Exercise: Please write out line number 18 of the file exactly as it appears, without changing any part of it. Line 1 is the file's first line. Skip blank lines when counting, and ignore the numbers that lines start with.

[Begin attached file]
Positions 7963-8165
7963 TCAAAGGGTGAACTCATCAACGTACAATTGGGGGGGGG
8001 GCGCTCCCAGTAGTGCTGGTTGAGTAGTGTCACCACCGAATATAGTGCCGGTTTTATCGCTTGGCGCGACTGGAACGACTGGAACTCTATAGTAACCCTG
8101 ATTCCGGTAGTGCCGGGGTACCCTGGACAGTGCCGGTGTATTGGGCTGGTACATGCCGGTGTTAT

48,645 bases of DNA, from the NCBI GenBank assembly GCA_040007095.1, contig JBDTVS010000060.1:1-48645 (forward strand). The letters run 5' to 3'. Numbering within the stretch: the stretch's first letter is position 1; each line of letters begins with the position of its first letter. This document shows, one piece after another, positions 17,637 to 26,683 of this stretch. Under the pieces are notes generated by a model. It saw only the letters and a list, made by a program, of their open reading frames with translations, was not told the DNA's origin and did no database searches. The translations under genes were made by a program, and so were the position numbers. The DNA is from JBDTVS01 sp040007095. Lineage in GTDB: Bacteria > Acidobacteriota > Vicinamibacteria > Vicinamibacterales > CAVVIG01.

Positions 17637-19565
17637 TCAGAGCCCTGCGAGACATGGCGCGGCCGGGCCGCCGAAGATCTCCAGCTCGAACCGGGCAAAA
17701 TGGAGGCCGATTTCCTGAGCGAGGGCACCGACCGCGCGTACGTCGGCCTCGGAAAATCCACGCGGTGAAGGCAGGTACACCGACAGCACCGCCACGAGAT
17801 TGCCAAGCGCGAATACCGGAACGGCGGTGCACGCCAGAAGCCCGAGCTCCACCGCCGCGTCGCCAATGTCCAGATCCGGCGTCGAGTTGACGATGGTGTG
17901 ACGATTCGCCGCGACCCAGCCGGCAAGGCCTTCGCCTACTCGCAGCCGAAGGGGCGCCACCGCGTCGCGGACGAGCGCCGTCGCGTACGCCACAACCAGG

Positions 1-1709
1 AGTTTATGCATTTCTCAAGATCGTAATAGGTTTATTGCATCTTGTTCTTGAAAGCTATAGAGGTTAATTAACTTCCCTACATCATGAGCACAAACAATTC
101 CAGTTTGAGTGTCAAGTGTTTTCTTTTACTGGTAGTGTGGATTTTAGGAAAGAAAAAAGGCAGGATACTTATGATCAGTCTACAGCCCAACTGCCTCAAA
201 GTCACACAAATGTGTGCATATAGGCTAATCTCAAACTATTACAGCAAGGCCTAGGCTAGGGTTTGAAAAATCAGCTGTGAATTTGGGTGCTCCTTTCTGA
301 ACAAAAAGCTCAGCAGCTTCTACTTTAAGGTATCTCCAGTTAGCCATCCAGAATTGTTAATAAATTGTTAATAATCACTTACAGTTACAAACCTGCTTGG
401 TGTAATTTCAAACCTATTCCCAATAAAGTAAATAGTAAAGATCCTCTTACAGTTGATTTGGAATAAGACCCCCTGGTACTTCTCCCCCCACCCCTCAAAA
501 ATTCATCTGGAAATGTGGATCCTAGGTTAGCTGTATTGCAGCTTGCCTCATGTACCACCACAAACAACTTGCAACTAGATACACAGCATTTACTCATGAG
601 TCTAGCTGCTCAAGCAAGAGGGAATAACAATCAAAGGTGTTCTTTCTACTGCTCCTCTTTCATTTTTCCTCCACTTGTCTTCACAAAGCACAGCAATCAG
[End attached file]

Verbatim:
601 TCTAGCTGCTCAAGCAAGAGGGAATAACAATCAAAGGTGTTCTTTCTACTGCTCCTCTTTCATTTTTCCTCCACTTGTCTTCACAAAGCACAGCAATCAG